Constanta, formerly known as Kustendye, Kyustendze, Tomis, is Romania's largest sea port and the second on the Black Sea, the largest city in the Dobruja region and on the Black Sea coast of Romania, the administrative center of the county of Constanta.
There are mineral springs in the vicinity of the city. Stretched sea beaches. Main production: leather industry and production of containers for petroleum products. The beach resort of Mamaya is located north of Constanta.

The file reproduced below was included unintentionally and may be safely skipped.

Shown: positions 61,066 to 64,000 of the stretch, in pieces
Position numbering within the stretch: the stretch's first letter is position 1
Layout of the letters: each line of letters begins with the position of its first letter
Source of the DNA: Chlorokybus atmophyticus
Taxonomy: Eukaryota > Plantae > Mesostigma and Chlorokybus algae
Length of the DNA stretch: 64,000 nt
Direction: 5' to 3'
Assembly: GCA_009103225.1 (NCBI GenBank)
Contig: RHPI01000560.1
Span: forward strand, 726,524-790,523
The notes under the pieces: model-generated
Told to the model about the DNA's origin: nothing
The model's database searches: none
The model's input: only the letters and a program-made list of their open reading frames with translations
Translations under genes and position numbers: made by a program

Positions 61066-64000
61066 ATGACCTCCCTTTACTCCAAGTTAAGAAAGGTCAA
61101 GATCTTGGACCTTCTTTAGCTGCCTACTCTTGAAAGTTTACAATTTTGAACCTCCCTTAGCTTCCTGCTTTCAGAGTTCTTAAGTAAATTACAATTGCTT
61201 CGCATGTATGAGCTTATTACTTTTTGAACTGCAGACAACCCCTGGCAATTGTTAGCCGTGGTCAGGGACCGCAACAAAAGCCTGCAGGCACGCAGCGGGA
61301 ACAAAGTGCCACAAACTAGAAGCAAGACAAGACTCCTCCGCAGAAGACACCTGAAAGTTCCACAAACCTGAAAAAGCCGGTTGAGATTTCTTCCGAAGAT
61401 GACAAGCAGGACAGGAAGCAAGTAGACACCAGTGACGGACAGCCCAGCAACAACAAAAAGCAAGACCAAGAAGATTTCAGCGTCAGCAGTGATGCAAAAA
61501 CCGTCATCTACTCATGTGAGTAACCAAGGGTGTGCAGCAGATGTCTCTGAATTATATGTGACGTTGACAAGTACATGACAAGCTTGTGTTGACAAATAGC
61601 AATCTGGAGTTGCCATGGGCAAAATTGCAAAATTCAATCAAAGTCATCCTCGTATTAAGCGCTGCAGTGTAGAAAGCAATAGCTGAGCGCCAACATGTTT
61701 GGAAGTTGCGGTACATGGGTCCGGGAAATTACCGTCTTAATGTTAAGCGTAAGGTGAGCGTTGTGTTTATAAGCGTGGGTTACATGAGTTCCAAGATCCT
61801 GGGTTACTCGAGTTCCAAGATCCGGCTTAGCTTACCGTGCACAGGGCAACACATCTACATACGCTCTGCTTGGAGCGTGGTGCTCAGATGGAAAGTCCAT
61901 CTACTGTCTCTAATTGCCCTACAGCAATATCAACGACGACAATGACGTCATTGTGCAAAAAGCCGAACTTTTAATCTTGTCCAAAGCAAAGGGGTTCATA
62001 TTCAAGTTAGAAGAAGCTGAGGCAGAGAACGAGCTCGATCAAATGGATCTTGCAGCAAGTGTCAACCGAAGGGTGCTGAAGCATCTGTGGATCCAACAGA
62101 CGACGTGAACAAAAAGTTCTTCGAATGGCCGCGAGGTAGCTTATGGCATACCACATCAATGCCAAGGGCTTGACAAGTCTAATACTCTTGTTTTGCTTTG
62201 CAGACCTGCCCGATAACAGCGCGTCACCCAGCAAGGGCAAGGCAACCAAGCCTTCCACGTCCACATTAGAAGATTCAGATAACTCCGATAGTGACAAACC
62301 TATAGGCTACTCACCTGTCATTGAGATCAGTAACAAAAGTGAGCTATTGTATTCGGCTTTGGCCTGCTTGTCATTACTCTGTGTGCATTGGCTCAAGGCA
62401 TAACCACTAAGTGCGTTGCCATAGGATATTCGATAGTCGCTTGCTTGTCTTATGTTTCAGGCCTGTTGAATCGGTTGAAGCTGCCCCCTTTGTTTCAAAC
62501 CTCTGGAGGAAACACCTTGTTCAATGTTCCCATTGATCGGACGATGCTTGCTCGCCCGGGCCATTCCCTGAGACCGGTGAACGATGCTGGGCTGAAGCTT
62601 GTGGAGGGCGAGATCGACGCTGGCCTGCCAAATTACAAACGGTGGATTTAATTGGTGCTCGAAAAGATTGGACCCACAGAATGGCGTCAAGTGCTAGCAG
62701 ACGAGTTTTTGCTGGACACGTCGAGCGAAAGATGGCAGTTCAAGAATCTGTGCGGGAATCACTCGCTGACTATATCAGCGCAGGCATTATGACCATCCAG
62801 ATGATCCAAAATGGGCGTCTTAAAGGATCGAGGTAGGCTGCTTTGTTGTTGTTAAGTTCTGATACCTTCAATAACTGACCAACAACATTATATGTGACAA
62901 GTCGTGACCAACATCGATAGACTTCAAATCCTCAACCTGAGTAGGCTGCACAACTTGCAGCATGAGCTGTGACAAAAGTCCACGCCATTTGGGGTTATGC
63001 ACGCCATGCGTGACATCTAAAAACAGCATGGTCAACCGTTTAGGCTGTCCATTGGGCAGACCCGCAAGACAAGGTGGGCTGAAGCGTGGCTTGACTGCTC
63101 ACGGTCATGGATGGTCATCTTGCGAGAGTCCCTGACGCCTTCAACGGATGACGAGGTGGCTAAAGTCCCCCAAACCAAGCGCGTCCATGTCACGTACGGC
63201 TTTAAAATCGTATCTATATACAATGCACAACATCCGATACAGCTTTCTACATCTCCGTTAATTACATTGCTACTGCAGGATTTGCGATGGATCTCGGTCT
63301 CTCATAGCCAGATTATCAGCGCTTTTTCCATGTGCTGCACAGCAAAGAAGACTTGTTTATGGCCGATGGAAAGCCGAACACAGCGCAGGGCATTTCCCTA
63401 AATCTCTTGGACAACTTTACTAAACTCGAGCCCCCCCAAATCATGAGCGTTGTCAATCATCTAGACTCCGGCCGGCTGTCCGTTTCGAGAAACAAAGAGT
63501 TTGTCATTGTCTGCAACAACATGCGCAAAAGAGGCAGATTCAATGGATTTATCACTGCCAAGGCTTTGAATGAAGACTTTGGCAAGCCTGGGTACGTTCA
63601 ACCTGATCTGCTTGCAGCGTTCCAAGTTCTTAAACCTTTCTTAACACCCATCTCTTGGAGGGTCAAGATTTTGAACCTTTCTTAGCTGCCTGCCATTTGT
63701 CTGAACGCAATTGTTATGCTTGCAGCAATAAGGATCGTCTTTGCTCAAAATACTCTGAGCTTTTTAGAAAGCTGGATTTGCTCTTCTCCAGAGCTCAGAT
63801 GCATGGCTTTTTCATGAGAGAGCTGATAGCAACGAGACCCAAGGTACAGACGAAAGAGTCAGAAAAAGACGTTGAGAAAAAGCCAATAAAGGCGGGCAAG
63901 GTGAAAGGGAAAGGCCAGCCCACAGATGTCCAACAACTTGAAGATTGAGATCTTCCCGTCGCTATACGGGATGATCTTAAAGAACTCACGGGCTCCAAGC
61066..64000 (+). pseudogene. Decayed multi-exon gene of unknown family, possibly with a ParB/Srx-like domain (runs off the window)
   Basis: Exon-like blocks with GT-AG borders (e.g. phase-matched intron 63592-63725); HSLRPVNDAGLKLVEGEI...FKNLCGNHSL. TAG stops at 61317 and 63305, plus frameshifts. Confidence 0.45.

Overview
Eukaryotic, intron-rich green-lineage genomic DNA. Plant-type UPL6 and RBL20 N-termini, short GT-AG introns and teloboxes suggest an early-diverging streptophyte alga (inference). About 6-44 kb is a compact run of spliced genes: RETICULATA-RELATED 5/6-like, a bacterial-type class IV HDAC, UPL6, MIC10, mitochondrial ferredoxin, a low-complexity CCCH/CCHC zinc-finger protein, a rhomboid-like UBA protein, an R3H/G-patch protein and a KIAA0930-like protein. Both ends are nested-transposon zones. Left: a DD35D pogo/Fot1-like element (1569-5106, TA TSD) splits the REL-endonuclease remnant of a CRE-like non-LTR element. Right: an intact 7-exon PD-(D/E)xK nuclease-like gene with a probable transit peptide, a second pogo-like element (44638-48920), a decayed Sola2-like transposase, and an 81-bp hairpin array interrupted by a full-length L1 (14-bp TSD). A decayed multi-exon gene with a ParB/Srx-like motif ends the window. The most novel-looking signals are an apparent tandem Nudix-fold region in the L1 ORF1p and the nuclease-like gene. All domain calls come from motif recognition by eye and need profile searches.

On the site of Constanta stood the city of Toma - an ancient Greek colony on the Black Sea, founded around 500 BC. e. for trade. The name probably originated from the Ancient Greek - a cut, a cross-section. According to some reports, the founder was the king of Colchis Eet. In the year 29 BC. e. the area was conquered by the Romans. In 8 AD, the poet Ovidus, who died here 8 years later, was exiled here by Augustus. In Constance on the Ovid Square now stands a monument to the poet. Later, the city was renamed Constantiana in honor of Constance, the half-sister of Constantine the Great (274-337). For the first time under the name Constantia the city is mentioned in 950.